Document Type : Systematic Review

Authors

1 BSc, Department of International Affairs (IAD), Ahvaz Jundishapur University of Medical Sciences, Ahvaz, Iran

2 MD, Allied Health Science, School of Medicine, Tabriz University of Medical Sciences, Tabriz, Iran

3 PhD, Bevelacqua Resources, Richland, Washington 99352, United States

4 MD, Student Research Committee, Mazandaran University of Medical Sciences, Sari, Iran

5 BSc, Biotechnology Student, Islamic Azad University, Tehran, Iran

6 PhD, Department of Pharmacology, School of Medicine, Shiraz University of Medical Sciences, Shiraz, Iran

7 MD, School of Medicine, Shiraz University of Medical Sciences, Shiraz, Iran

8 MSc, School of Medicine, Shiraz University of Medical Sciences, Shiraz, Iran

9 PhD, Department of Medical Physics and Engineering, School of Medicine, Shiraz University of Medical Sciences, Shiraz, Iran

10 MD, PhD, Department of Radiation Oncology, Stritch School of Medicine, Loyola University, Chicago, IL, USA

11 MD, PhD, Department of Radiation Oncology, Edward Hines Jr VA Hospital Hines, Illinois, USA

Abstract

Background: Alzheimer’s disease (AD) is one of the most significant public health concerns and tremendous economic challenges. Studies conducted over the past decades show that exposure to radiofrequency electromagnetic fields (RF-EMFs) may relieve AD symptoms. 
Objective: To determine if exposure to RF-EMFs emitted by cellphones affect the risk of AD.
Material and Methods: In this review, all relevant published articles reporting an association of cell phone use with AD were studied. We systematically searched international datasets to identify relevant studies. Finally, 33 studies were included in the review. Our review discusses the effects of RF-EMFs on the amyloid β (Aβ), oxidative stress, apoptosis, reactive oxygen species (ROS), neuronal death, and astrocyte responses. Moreover, the role of exposure parameters, including the type of exposure, its duration, and specific absorption rate (SAR), are discussed.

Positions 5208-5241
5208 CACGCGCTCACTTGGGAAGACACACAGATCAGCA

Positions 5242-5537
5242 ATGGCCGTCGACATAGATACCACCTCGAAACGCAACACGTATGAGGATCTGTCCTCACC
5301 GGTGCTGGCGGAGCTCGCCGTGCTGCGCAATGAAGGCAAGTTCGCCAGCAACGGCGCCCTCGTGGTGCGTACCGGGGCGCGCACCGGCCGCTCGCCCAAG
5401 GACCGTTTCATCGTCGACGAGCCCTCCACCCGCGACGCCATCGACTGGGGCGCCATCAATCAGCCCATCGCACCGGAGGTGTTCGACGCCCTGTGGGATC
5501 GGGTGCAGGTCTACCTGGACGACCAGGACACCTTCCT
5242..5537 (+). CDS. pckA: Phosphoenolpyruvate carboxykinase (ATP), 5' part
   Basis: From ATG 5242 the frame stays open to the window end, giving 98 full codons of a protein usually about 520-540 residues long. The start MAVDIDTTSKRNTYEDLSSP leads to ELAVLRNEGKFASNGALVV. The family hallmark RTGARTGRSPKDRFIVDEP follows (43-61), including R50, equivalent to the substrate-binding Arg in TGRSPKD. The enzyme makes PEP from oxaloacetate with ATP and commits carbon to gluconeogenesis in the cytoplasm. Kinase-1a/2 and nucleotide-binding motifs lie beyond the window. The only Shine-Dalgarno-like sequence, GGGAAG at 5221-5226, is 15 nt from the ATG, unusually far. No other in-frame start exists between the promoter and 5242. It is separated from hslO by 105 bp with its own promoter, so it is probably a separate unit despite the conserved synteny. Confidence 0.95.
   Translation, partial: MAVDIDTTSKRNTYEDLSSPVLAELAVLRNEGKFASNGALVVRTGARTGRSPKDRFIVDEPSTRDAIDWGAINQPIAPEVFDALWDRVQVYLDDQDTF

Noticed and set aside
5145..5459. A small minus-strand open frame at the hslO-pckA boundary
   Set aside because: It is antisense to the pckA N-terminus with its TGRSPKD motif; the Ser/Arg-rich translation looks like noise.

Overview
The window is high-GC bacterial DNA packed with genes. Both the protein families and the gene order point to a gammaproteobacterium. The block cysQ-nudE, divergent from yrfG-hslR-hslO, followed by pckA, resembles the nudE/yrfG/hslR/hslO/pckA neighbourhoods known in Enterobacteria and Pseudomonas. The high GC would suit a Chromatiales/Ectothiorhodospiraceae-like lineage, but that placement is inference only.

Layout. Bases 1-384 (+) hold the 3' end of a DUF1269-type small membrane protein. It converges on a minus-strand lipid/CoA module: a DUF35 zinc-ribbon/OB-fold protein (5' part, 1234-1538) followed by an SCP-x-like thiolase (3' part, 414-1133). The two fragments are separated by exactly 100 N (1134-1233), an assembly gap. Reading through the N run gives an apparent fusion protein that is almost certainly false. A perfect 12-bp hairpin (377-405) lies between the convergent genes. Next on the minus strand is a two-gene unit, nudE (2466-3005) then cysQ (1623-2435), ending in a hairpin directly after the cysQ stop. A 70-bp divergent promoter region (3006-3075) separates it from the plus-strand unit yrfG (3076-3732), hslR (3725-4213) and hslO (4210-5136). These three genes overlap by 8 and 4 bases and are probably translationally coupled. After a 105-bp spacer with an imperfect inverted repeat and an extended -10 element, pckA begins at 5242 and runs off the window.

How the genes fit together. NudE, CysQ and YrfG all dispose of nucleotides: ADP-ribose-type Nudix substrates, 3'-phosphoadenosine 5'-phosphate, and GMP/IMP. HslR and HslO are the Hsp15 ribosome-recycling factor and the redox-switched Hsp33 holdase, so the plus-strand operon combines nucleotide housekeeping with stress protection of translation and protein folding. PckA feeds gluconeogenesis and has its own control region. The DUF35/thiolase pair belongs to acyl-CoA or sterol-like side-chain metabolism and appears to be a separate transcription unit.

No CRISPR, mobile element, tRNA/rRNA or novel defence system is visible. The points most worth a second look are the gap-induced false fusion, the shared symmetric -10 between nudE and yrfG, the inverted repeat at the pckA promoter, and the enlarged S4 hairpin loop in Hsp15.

Results: Progressive factors of AD such as Aβ, myelin basic protein (MBP), nicotinamide adenine dinucleotide phosphate (NADPH) oxidase, and neurofilament light polypeptide (NFL) were decreased. While tau protein showed no change, factors affecting brain activity such as glial fibrillary acidic protein (GFAP), mitogen-activated protein kinases (MAPKs), cerebral blood flow (CBF), brain temperature, and neuronal activity were increased.  
Conclusion: Exposure to low levels of RF-EMFs can reduce the risk of AD by increasing MAPK and GFAP and decreasing MBP. Considering the role of apoptosis in AD and the effect of RF-EMF on the progression of the process, this review indicates the positive effect of these exposures.

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